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Back in the '60's it was very cool and exciting to be working in such an avant garde milieu - it didn't matter if you were gay or straight - it was cool. needless to say, everything militated against the confines of organized religion - especially Christianity, Catholicism in particular. The Church opposed birth control and homosexuality and so on, while imposing too many restrictions which stifled creativity. Foreign cinema zeroed in on the Catholic Church, mocking its structure and the art world loved it - as we know it hasn't stopped. My point is in those days religion wasn't important, unless of course one was into Buddhism, something Middle Eastern, Oriental, or more popularly, the occult.
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In fact at the department store we worked for, many of the directors were deeply into the occult or Wicca - possibly even my friend. Outsiders thought it was nothing - just a trend or a novel diversion - indeed that is how those involved described their participation in it. (I assure you, it was more than that.) Like I said, in those days traditional religion was not important - if you heard that someone in the department actually did go to church, they were mocked. Gay people especially simply were not interested in religion - too many rules. And that is why I'm so surprised today that some gay activists make such a fuss about Church teaching on homosexuality - perhaps they just want to break the rules - which is like going back to having no religion again. Actually, I think it has more to do with the desire for "normality". The new normal isn't like the petite bourgeoisie normal everyone feared in the '60's, today the old cool or avant garde is normal - and gays now want to have their behavior not simply tolerated or accepted, but normalized.
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C'est le nouveau charme discret de la bourgeoisie!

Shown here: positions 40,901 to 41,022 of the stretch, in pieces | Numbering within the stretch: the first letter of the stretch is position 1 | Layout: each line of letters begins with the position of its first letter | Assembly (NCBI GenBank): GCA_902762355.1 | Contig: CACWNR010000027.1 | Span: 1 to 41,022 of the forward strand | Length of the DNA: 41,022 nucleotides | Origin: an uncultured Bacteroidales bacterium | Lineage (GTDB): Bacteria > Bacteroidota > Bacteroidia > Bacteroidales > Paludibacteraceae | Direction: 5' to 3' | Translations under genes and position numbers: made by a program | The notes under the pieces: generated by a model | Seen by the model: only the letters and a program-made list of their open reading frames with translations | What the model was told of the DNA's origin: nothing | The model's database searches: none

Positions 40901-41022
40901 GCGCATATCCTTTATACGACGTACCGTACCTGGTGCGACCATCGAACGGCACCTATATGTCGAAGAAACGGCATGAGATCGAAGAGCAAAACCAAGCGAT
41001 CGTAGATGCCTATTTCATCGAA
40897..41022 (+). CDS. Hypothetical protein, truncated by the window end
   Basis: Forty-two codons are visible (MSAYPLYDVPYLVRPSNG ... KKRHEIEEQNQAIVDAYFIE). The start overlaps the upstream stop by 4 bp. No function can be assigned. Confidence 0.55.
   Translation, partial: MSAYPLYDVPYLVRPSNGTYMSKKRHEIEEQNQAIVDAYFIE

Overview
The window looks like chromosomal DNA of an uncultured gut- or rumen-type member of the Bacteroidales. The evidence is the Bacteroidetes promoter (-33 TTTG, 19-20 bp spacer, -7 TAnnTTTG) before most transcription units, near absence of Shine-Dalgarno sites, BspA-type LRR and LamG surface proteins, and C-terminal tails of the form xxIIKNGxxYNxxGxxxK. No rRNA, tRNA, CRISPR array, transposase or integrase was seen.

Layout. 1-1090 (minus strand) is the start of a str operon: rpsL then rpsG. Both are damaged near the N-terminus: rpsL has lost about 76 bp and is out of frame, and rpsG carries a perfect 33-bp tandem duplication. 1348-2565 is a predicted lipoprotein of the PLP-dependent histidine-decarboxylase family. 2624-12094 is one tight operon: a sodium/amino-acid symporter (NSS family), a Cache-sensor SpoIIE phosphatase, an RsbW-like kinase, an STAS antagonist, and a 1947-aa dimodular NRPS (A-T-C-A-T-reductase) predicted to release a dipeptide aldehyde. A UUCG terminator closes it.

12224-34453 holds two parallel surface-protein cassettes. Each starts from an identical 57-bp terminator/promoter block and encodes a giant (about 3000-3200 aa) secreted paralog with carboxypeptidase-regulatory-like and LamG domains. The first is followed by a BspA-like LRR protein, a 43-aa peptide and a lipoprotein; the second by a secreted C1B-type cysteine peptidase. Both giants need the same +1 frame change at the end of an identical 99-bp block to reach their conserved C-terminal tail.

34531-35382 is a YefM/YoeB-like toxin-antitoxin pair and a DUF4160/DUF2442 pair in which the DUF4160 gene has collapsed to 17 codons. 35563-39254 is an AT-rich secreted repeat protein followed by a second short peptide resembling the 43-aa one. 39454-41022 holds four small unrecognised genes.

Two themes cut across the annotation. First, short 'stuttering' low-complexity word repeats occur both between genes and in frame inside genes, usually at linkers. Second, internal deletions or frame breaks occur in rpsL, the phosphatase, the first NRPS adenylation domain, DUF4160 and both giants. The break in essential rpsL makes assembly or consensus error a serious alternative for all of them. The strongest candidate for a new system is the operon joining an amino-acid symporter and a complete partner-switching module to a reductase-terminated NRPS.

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I suppose I could be mistaken however.

6 comments:

  1. I made it back to God by the skin of my teeth after a long absence due in large part to the attitudes of most Christians in my childhood. I had sworn off Christianity for good.

    Do you think, perhaps, that it has less to do with rules, and more to do with mental and spiritual abuse at the hands of God's purported ministers?

    I'm not speaking of any brand of Christianity specifically here, so don't get all Donohue on me. ;-)

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  2. A special way to be different that is not open to us?

    Well done, Terry. That is marketable.

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  3. I used to think that men in retail, unless commission sales, were all gay but have been told that was only true at Dayton's.

    There are tons of practitioners of alternative religions around here, especially in St. Paul. I think one of them cuts my hair.

    My sister, whose friend is in a new gay relationship and doesn't want to feel guilty about it, is outraged on his behalf because Pope Benedict refuses to roll over and change church teaching.

    "Normalizing" sinful behavior doesn't make the guilt recede.

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  4. There were straight guys there too - which might explain why Dayton's failed. LOL!

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  5. Thom - that could be one excuse - but everyone I knew just thought Christianity was over, un-cool, God is dead, that sort of thing.

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  6. Obviously your experience was different- my mom was born in the era you were coming of age.